Two small machines sit on a shelf in a closet at Kabul International Airport, surrounded by cardboard boxes and idle desk fans.
The machines are bulk currency counters, provided by the United States to help Afghanistan stop cash smuggling estimated last year at $4.5 billion. When U.S. investigators visited in September, they found the counters in working order but they “did not observe any use of the machines.”
Not far away, the investigators found that an airport lounge that allowed departing VIPs to bypass security and customs screenings had been expanded. The new area was designation for those the Afghan government deemed “very, very important persons.”
The saga of the cash counters, described in a report released Tuesday by the Special Inspector General for Afghanistan Reconstruction, or SIGAR, is emblematic of the difficulties looming over international plans to provide Afghanistan with long-term economic support following the departure of U.S. combat troops two years from now.
U.S. and other donors pledged $4 billion a year after 2014 at an international conference in Tokyo this year. But the money is contingent on Afghanistan meeting a series of good-government and anti-corruption benchmarks.
Threats to curtail aid have been made and abandoned many times in the past in the face of impervious corruption in Afghanistan. But the Tokyo agreement noted that “business as usual” could not continue, and both sides agreed on the need to “move from promise to practice.”
In October, Afghan President Hamid Karzai fulfilled one of the Tokyo commitments by promising to hold the country’s next presidential election on time, setting the vote for April 5, 2014. Postponement of the last election, which gave Karzai a second term in 2009, contributed to widespread charges of electoral fraud.
But Afghanistan has yet to pass an electoral law that would allow foreigners to oversee the upcoming vote, and elections experts say that they confront substantial organizational work.
The more immediate challenges are corruption and good-government practices. Specific Tokyo benchmarks remain unaddressed, including putting those responsible for the failure of Kabul Bank on trial and implementing money laundering measures.
Smuggling bulk cash is one of the principal forms of laundering money “to finance terrorist, narcotics and other illicit operations,” the SIGAR report said. It is also one of the primary ways that senior Afghan government officials are suspected of transferring ill-gotten gains to safety outside the country.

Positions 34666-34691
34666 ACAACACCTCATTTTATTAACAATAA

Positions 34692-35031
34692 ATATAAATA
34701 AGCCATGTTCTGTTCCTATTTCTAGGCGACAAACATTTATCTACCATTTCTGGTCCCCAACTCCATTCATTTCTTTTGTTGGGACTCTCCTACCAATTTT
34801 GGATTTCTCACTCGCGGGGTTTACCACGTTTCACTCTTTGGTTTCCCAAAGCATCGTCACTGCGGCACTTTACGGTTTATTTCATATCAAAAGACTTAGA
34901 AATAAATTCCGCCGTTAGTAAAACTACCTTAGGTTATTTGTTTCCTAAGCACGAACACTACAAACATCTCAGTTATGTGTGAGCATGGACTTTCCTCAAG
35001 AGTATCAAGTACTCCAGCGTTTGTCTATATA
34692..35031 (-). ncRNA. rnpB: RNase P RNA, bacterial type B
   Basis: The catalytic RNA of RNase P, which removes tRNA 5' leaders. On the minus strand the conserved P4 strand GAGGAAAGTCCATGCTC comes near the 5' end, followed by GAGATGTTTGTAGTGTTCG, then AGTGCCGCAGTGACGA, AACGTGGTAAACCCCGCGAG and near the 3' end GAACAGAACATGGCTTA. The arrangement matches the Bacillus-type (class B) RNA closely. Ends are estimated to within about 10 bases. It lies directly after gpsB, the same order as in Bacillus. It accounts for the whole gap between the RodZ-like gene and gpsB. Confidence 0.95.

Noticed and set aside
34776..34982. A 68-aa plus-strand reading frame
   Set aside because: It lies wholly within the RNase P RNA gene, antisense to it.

The U.S. Embassy in Kabul tried to address the problem in 2010 by placing bulk currency counters at the international airport to get a sense of how much cash was leaving the country. The Afghan government pledged to adopt regulations within a year to govern bulk transfers of cash.
The cash counters also are designed to capture currency serial numbers and create databases to be transmitted via the Internet to a records center in Kabul, where the information could be used by law enforcement authorities.
A contract was awarded in 2010 to install the currency counters in the airport customs area, but the machines were not installed until nearly a year later, the SIGAR report said, “in part because U.S. and Afghan officials disagreed on where to put them.”
In April, U.S. investigators found that the machines were being used to count cash, but they discovered that the serial numbers on the bills were not being recorded and that VIP passengers, who presumably had cash to carry, were allowed to bypass all screenings and use a separate entrance to the airport’s secured area.
Despite this lack of cooperation, the government “continued to make public commitments to combat corruption and institute stronger border controls,” including at the Tokyo conference in July, the report noted.
When investigators returned Sept. 20, they found the currency machines had been moved to “a small, closet-like area.” The machines were plugged in and apparently in working order, but they were not connected to the Internet and were not being used.
In addition, VIPs continued to be exempt from screening, although “many of the individuals who traffic money leave from the VIP area,” according to a Department of Homeland Security official who accompanied the SIGAR investigators.
“A new Very Very Important Persons (VVIP) lounge was built to provide easier boarding access for high-ranking officials, again allowing transit without main customs screenings or use of a bulk currency counter,” the report said.
In its conclusion, the SIGAR report called the situation “deeply troubling.”